Are you ready for the challenge?
Thanks to Erik of This Kid Reviews Books, my challenge now has a name: Read More Books Challenge.
Please go to THIS SHORT POST first if you don’t know what I’m talking about.
Because I know you love to read – or read and write – I have decided to give you the list I found, and I got permission to do so. (Thank you, Stuart!) You could go HERE for the list of “623 of the best books ever written” and see them all at once for yourself, and/or you can follow the list here a few at a time.
The reason I thought you might enjoy the list in sections is so that you can see which ones you have already read – a few at a time – and then —
… you will have a week to buy or borrow the ones you want to read before my next installment of more of the list. I was going to divide it between six posts, but changed that to twelve posts because the shorter lists are easier to work with if you want to shop for a book each week. How’s that for a little incentive for those of us who can find time to read more often? Besides, it might be fun! And who doesn’t appreciate an excuse to book shop?
Each Thursday I will post another portion of the list of “623 of the best books ever written” until we get to the end of twelve posts. NOTE: On the fourth Thursday of each month it will not be posted because we have Sue Harrison’s writers workshop that day – and I don’t want to mess with a good thing!
Here are the first 52 books of “623 of the best books ever written” as compiled and listed on a list of books website.
- The Great Gatsby — by F. Scott Fitzgerald
- The Grapes of Wrath — by John Steinbeck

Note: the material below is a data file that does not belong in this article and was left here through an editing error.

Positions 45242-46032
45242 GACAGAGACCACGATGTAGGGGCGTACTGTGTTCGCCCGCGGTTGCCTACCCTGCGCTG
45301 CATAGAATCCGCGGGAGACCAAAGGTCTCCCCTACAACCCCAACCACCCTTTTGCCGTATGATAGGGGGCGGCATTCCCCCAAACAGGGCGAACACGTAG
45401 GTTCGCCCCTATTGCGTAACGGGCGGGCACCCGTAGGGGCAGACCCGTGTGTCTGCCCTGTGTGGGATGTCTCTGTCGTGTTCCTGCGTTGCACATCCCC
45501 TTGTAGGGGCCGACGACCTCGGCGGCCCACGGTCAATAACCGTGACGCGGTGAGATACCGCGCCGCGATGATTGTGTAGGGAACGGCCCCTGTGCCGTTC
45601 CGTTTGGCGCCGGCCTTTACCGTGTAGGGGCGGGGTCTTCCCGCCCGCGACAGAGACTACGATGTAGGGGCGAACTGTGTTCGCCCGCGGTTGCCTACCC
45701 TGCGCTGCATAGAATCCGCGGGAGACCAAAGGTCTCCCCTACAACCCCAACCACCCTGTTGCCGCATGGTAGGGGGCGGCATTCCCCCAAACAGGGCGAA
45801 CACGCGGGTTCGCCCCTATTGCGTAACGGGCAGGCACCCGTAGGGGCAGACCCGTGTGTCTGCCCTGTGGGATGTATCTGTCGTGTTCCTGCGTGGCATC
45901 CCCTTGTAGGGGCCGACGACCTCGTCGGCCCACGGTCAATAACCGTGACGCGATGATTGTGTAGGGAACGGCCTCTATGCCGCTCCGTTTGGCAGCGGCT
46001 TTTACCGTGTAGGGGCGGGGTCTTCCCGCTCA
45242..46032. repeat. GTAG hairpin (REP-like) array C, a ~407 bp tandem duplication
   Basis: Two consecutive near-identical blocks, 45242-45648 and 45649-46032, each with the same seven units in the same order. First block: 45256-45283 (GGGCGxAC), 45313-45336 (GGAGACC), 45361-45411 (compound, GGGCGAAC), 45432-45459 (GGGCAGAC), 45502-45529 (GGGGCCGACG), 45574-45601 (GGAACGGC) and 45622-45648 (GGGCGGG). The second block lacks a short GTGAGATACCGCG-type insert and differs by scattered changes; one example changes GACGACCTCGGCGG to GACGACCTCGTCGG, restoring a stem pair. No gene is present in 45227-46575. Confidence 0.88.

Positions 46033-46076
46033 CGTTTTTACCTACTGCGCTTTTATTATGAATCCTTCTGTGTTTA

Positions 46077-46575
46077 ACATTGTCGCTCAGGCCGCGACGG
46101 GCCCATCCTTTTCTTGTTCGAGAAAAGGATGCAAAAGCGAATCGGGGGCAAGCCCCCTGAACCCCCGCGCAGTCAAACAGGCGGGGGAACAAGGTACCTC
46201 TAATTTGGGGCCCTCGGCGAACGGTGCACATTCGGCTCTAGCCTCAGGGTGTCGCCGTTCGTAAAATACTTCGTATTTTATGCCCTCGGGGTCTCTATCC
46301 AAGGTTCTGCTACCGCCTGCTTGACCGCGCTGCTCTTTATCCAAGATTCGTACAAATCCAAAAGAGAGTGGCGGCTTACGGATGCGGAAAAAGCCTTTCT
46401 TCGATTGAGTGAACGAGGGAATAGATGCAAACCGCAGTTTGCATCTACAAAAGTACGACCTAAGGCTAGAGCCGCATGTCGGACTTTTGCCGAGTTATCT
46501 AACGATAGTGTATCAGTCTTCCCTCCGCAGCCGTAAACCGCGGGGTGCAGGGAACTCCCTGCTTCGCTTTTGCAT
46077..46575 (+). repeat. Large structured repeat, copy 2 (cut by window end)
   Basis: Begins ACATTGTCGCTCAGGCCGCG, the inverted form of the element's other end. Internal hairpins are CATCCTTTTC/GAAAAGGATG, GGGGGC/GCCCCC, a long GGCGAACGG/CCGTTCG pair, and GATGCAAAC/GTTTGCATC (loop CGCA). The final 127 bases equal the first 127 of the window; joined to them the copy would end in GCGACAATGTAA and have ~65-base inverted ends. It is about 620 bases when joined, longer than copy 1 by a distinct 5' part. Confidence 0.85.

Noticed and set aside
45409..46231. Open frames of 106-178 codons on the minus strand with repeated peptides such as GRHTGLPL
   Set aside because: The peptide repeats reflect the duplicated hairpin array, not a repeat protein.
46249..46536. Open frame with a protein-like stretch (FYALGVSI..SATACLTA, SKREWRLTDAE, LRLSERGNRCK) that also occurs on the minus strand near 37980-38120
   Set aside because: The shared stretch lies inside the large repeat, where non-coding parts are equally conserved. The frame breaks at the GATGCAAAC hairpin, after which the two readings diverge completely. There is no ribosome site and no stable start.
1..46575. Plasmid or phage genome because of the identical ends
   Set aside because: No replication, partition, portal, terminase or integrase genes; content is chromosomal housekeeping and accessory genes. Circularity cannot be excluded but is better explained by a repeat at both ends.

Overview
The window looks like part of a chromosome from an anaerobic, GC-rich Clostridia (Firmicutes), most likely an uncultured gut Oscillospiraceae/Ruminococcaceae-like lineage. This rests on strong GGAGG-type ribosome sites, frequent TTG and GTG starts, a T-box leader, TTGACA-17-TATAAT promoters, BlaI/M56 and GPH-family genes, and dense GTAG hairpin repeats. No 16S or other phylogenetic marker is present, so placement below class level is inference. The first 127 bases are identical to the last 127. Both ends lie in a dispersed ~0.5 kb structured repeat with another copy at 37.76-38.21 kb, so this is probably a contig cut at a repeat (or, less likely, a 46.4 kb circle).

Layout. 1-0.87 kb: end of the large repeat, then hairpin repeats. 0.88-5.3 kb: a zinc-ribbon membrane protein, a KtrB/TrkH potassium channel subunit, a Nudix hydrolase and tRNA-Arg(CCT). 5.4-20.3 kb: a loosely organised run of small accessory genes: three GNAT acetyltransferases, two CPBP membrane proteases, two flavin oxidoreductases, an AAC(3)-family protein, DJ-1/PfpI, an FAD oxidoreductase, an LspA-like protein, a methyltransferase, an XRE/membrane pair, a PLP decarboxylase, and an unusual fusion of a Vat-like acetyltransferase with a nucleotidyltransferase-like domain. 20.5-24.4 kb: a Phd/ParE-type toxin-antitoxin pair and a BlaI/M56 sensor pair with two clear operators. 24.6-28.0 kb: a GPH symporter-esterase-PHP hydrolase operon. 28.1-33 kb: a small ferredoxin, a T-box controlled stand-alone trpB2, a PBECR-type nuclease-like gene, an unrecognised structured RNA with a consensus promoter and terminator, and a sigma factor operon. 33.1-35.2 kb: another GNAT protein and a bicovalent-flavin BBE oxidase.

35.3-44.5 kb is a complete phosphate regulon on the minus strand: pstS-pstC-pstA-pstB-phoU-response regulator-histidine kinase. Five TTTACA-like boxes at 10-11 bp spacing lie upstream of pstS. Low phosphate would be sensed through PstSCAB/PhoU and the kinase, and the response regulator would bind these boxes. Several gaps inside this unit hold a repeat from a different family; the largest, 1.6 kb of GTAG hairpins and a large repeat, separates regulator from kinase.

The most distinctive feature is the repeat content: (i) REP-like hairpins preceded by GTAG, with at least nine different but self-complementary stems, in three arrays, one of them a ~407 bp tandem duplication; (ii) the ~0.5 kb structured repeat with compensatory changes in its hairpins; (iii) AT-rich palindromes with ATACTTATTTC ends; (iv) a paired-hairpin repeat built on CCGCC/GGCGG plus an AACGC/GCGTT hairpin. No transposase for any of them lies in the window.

- Nineteen Eighty-Four — by George Orwell
- Ulysses — by James Joyce
- Lolita — by Vladimir Nabokov
- Catch-22 — by Joseph Heller
- The Catcher in the Rye — by J. D. Salinger
- Beloved — by Toni Morrison
- The Sound and the Fury — by William Faulkner
- To Kill a Mockingbird — by Harper Lee
- The Lord of the Rings — by J. R. R. Tolkien
- One Hundred Years of Solitude — by Gabriel Garcia Márquez
- Brave New World — by Aldous Huxley
- To The Lighthouse — by Virginia Woolf
- Invisible Man — by Ralph Ellison
- Gone With The Wind — by Margaret Mitchell
- Jane Eyre — by Charlotte Brontë
- On The Road — by Jack Kerouac
- Pride and Prejudice — by Jane Austen
- Lord of the Flies — by William Golding
- Middle March — by George Eliot
- Anna Karenina — by Leo Tolstoy
- Animal Farm — by George Orwell
- A Passage to India — by E. M. Forster
- In Search of Lost Time — by Marcel Proust
- Wuthering Heights — by Emily Brontë
- The Chronicles of Narnia — by C. S. Lewis
- The Color Purple — by Alice Walker
- Midnight’s Children — by Salman Rushdie
- A Portrait of the Artist as a Young Man — by James Joyce
- Winnie-the-Pooh — by A. A. Milne
- Heart of Darkness — by Joseph Conrad
- Mrs Dalloway — by Virginia Woolf
- Slaughterhouse-Five — by Kurt Vonnegut
- War and Peace — by Leo Tolstoy
- Of Mice and Men — by John Steinbeck
- Moby-Dick — by Herman Melville
- Little Women — by Louisa Mae Alcott
- Native Son — by Richard Wright
- The Hitchhiker’s Guide to the Galaxy — by Douglas Adams
- Great Expectations — by Charles Dickens
- The Sun Also Rises — by Ernest Hemingway
- Rebecca — by Daphne du Maurier
- The Stranger — by Albert Camus
- Alice’s Adventures in Wonderland and Through the Looking Glass — by Lewis Carroll
- For Whom the Bell Tolls — by Ernest Hemingway
- The Hobbit — by J. R. R. Tolkien
- Madame Bovary — by Gustave Flaubert
- The Wind in the Willows — by Kenneth Grahame
- The Handmaid’s Tale — by Margaret Atwood
- Tess of the D’Urbervilles — by Thomas Hardy
- Their Eyes Were Watching God — by Zora Neale Hurston
From the above list:
- Which books have you read?
- Which books do you want to read?
- Which books are you going to obtain this week?(Even if you are not taking the challenge I would love to hear about your reading.)
Thanks for reading, and … Creative Musings!